There is a qualitative change in the international milieu in which the Obama administration will function.
Dogmatists of the right and the left concede that Barack Obama’s victory in the United States presidential election is momentous but insist it is ethereal. They concede that Mr. Obama is a breath of fresh air but insist he will be hard pressed to keep his equilibrium amid the Washington consensual pressures.
However, there is a qualitative change in the international milieu in which the Obama administration will function. While chasing Somali pirates, we shouldn’t overlook the three new determinants appearing in the international system which suggest that the U.S. policies cannot remain immutable. These are: the U.S. economic crisis, China’s growing role, and power shifts in Europe. First, it needs to be understood that the crisis in the U.S. economy is fundamentally different from the cyclical “recessions” of the past. Consumer debt expansion, a traditional tool to fuel the economy, is no longer available. Monetary policy will not suffice. Nor can a fiscal policy built on tax rebates help to create aggregate demand sufficient to maintain full employment.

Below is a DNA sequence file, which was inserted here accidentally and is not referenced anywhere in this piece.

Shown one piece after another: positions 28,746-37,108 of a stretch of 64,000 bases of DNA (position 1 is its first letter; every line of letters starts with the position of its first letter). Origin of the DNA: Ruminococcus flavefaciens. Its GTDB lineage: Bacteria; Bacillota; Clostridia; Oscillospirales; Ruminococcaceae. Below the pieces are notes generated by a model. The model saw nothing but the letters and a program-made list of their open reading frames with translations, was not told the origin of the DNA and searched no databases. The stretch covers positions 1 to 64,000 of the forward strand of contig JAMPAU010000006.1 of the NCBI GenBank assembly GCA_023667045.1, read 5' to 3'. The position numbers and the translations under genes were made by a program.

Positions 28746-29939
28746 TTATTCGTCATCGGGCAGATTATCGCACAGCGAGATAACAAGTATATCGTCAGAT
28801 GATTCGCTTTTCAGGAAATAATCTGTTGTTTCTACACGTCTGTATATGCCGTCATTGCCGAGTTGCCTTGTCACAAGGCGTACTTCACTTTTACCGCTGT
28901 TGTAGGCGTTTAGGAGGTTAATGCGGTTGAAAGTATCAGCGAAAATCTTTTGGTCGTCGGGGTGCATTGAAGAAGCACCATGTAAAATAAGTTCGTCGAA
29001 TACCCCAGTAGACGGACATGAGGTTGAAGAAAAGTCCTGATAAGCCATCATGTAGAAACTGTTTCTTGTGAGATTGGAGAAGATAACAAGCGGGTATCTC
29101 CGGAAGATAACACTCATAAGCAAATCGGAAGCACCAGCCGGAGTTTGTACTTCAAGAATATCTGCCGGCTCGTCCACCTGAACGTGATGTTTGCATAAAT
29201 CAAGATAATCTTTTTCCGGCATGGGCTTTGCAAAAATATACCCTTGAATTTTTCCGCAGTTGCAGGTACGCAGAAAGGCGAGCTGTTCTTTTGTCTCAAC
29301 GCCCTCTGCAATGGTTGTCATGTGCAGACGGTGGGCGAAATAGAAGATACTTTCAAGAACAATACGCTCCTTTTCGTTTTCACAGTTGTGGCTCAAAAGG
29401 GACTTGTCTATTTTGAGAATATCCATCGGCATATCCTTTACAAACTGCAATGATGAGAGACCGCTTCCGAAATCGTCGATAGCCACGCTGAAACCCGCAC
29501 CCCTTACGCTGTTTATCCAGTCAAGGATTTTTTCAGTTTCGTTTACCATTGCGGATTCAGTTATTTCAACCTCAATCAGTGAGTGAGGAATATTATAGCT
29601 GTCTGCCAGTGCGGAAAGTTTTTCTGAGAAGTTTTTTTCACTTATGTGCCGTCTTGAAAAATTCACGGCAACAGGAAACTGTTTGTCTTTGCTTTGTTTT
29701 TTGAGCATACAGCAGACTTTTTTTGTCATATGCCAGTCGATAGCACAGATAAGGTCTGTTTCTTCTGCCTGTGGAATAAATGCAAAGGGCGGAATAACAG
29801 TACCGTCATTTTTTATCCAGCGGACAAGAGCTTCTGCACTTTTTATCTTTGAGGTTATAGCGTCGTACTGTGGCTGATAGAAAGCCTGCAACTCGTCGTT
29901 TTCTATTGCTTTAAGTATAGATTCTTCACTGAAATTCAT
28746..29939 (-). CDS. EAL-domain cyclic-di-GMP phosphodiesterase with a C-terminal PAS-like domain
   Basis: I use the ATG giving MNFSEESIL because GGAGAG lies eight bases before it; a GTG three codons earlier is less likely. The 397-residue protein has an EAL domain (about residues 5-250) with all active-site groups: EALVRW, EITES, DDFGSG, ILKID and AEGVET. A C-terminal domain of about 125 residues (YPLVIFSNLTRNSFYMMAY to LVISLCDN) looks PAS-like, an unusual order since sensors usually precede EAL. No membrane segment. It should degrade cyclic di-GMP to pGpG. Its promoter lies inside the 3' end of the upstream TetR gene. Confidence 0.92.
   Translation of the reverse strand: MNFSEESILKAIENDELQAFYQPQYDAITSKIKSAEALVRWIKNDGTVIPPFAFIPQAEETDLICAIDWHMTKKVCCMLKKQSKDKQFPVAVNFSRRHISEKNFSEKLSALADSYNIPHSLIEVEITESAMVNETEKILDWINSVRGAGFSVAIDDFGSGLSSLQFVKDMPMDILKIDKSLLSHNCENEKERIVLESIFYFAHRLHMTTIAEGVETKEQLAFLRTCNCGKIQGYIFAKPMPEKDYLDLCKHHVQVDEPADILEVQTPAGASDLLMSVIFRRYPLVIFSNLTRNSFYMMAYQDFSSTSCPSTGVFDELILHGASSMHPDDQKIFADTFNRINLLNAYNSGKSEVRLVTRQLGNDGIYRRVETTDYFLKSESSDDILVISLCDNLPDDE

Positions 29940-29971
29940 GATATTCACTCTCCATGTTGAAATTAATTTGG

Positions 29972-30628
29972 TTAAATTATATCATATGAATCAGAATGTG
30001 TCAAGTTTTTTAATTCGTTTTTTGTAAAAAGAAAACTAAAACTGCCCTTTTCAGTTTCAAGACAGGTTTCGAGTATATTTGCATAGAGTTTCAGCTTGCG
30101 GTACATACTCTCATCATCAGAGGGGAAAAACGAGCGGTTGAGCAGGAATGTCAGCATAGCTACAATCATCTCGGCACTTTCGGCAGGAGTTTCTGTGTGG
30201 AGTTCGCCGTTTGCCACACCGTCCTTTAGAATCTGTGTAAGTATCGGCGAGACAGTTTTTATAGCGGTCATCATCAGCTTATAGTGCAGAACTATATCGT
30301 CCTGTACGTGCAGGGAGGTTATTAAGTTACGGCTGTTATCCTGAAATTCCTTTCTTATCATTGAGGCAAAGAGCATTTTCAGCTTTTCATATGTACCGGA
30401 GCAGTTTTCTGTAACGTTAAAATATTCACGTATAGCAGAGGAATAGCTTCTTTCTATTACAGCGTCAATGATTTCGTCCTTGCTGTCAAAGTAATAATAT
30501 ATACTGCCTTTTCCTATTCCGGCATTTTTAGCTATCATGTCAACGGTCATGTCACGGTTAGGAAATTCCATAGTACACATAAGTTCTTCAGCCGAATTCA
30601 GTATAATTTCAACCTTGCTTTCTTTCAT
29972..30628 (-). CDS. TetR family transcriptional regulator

The government can spend a lot more on infrastructure projects to boost employment, wages, and aggregate demand. But, then, where will the money come from with a baseline of a trillion-dollar budget deficit? The budget has been financed by Japan, China and the OPEC suppliers of oil. Will they finance new huge outpourings of dollar debts? At the same time, the bailout needs are increasing. General Motors and Ford have joined the queue, which is incessantly lengthening.